Sure, I know they’ll be raised to believe that the ice cream truck only plays music when it’s out of ice cream and that balloons are a creation from the devil. I know these things haven’t damaged the grown children too badly… but Santa, and the other lies?  I readily admit I just don’t know.

And I guess I’ll decide later, right now I must go get the spiders out of Sam’s ears.

May your floors be sticky and your calling ordained. Love, Jami

“Yet to all who received Him, to those who believed in His name, He gave the right to become children of God–“ John 1:12

You might also like:  A Day in the Life of Mom: The WHOLE TRUTH

and How to be a cool GOOD mom in a BAD mom world…

What’s on your Christmas list????  #stolenjesus


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  1. Joelle on November 24, 2017 at 12:16 pm

    Haha you are so awesome! Yes, because of my sisters reaction to my parents good natured “lies” about Santa Easter bunny and tooth fairy and her confusion about them and Jesus, I decided early to tell my kids that Santa Easter bunny tooth fairy are all super fun games that we like to play- from their earliest ages- but that Jesus is really our Savior and not a game. . Once they got old enough to figure out what that meant they had been able to participate as much as they wanted to and it seemed to work out better. My youngest asked me with big eyes on the day she realized what we had been saying all of those years…. “so are you EVeryONeS tooth fairy? Or just mine?” LOL. So precious. Jami,You are such a good momma and writer and I’m thankful for your voice/perspective/humor/realness and that you share it with us.
    Blessings to yall

    • jami_amerine on November 24, 2017 at 12:23 pm
  2. Susan on November 25, 2017 at 9:11 am

    My mom tells the story of when she told me the truth about Santa that I was so upset she had to wait until the next day to tell me about the Easter Bunny. Then I came to her the following day and asked about the Tooth Fairy . Then she said the following day I appeared in her room late at night with tears running down my cheeks and said “I really loved Jesus and I’m really going to miss Him!” That’s when she said “never again!” from now on we tell all our children it’s a game we play. Jesus is the REAL DEAL and all the others are fun games we must never tell other children, because they might not know it’s a game yet. It’s their parents responsibility to reveal it’s a game, not ours. This worked well for my 3 children as well.

    • jami_amerine on November 25, 2017 at 9:21 am

      Ugh. That’s so sad.

  3. Linda on November 26, 2017 at 8:48 am

    Thank you for keeping it real!
    I once told my then 3 year old son (he’s 11 now) who wouldn’t take his medicine orally that If he didn’t stop wiggling and screaming we’d take him to the hospital and they would administer said medicine by needle into his eyeball. I’m not proud but it worked. xx

    • jami_amerine on November 26, 2017 at 8:59 am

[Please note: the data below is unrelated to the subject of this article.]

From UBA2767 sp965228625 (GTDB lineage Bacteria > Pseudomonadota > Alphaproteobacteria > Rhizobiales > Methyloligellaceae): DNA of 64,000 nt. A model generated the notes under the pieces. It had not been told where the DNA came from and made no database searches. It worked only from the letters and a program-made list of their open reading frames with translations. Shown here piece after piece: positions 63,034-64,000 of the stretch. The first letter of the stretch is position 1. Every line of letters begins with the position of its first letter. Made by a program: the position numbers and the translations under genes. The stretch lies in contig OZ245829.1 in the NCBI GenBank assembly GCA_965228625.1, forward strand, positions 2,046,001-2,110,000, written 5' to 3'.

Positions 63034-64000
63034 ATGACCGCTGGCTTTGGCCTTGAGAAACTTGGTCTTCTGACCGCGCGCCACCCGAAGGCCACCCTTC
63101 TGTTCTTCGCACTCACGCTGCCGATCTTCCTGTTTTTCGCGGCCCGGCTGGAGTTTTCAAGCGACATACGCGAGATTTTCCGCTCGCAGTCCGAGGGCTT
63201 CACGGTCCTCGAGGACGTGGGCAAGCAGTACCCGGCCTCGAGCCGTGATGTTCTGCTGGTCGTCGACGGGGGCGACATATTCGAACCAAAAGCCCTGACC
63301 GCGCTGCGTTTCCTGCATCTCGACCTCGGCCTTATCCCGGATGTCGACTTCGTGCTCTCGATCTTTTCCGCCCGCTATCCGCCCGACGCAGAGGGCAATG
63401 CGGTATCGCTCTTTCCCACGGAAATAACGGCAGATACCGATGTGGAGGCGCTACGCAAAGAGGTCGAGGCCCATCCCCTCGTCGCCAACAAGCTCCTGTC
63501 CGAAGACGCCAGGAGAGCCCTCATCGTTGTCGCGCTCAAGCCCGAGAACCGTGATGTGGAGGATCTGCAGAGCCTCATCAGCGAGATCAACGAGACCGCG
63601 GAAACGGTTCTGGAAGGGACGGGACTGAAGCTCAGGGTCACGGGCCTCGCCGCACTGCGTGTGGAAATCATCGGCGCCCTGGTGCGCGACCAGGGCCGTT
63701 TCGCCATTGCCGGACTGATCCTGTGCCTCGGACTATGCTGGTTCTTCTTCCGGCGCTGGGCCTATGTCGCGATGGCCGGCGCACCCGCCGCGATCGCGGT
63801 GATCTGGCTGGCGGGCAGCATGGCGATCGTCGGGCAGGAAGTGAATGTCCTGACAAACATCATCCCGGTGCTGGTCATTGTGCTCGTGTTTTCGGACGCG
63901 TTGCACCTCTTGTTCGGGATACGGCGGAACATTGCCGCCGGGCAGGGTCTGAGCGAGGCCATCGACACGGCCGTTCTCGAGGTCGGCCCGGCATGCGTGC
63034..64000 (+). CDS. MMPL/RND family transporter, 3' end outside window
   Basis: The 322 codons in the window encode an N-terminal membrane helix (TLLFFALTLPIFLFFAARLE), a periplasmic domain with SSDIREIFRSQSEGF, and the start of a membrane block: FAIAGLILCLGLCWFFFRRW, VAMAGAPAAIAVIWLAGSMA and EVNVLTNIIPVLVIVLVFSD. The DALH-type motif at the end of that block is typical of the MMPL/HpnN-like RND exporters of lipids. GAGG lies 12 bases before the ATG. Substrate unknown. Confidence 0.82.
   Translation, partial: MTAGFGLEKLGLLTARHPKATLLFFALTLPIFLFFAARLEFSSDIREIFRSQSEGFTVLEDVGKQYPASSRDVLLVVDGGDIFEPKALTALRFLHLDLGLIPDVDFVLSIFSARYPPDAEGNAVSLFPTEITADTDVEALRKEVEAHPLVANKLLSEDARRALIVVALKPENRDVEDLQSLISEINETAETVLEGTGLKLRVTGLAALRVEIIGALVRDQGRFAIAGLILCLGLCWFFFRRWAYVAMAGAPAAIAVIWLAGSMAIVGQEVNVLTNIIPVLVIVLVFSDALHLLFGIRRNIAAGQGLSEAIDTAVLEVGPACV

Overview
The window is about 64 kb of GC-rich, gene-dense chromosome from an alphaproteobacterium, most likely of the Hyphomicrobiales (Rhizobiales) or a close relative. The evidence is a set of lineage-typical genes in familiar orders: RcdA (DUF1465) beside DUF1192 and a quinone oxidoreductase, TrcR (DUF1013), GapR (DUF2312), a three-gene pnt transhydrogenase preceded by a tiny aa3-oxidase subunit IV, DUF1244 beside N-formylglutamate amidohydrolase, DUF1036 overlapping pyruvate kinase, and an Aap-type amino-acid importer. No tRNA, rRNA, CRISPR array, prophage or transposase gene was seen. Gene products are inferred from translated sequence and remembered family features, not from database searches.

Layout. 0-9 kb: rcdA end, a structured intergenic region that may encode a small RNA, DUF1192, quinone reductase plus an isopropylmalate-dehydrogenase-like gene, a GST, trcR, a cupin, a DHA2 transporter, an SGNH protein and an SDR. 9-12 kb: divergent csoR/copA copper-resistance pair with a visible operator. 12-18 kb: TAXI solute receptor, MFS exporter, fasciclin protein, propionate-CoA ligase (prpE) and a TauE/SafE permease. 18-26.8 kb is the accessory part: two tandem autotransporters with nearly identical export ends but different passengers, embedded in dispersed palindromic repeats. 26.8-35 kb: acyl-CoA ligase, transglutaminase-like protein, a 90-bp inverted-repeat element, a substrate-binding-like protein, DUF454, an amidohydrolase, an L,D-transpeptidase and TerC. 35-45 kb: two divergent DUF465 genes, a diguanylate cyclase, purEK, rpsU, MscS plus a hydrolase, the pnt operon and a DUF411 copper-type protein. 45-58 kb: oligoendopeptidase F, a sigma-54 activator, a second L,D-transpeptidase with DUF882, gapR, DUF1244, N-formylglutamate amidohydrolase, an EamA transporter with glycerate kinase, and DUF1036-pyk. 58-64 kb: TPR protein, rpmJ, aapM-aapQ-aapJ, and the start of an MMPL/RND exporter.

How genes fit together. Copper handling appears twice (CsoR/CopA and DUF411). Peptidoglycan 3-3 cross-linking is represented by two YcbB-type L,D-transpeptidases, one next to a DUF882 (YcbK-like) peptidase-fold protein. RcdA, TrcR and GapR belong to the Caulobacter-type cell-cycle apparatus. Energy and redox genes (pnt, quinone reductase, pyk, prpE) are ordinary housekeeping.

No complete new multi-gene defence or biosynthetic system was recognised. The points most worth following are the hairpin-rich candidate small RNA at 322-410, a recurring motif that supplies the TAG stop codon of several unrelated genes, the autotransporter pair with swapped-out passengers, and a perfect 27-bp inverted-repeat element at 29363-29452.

• Donna Flores on November 26, 2017 at 6:51 pm

      We totally do this too!!!!

  4. Donna Flores on November 26, 2017 at 6:49 pm

    O my goodness, we just had the tooth fairy talk with my 7 yr old this past week…followed a few moments later by Santa. With the eldest, we didn’t do tooth fairy takes teeth. First we didn’t have the money, and second–as you said–lies.
    At story time, a dentist’s aide was the guest story reader, and the story included …tooth fairy. Ugh. My 8 yr old gets it, but the 7 yr old was really hoping she would get money or goodies for her teeth. She hasn’t lost any yet. Sad, sad girl. Santa she was okay with him being not quite real. Easter Bunny has never visited our home. I did encourage them to not tell anyone else. I don’t need to be “that” family. Killing Santa and tooth fairy for everyone.

    The ear thing. Whatever works. Tell them anything to get that stuff out!! One pediatrician told our two oldest, then toddler, girls she wanted to look for bunnies in their ears. The eldest was in hysterics until I told her repeatedly (like for a month afterward) that there were no bunnies in her ears. We never went back to that pediatrician.

  5. Marina on November 27, 2017 at 5:45 pm

    Jami, I love your blogs! They always make me laugh out loud! Wow, you really got me thinking. I don’t remember questioning whether or not my parents had told me the truth about Jesus when I found out about Santa. I also have older kids and a few littles now. I’ll definetely be asking my older kids if that crossed their minds, might be doing things a little differently from here on out! Thank you so much for being real and your refreshing honesty!

  6. Laura on November 30, 2017 at 11:36 am

    Your blog is fantastic and your heart even better. I never wanted to have to tell my kids I was lying about Santa, nor selfishly did I want to give him credit for the gifts I was buying, lol. So we kept it real and told them he wasn’t real and he wasn’t the reason that we celebrated. We told them it was fine for others to celebrate what they wanted and they were not to tell their friends he wasn’t real. And then we focused on the awesome part of Christmas, which is that Jesus the Savior of the world was born in a pretty unique and remarkable way and that he came to help and love a very broken world. We focused our celebrations on it being Jesus’ birthday and had a great time doing it, Our kids are not 11 and 13 and have grown up just fine :).

    • Laura on November 30, 2017 at 11:37 am

      Haha, meant our kids are now 11 and 13 🙂

  7. Prairie Wife on November 30, 2017 at 1:35 pm

    I am all about Santa and the Tooth Fairy etc, We even have a Candy Fairy who comes after Halloween and Easter and takes the candy away to feed her babies. As they get older and learn the truth we haven’t yet had one get mad, but I also have one (#4 of 5) that I pray the military will channel his rage and anger and use it for our good. Thanks for the heads up on how that conversation may go…

    PS I tell my kids we had to get the “frog poop” out of their ears.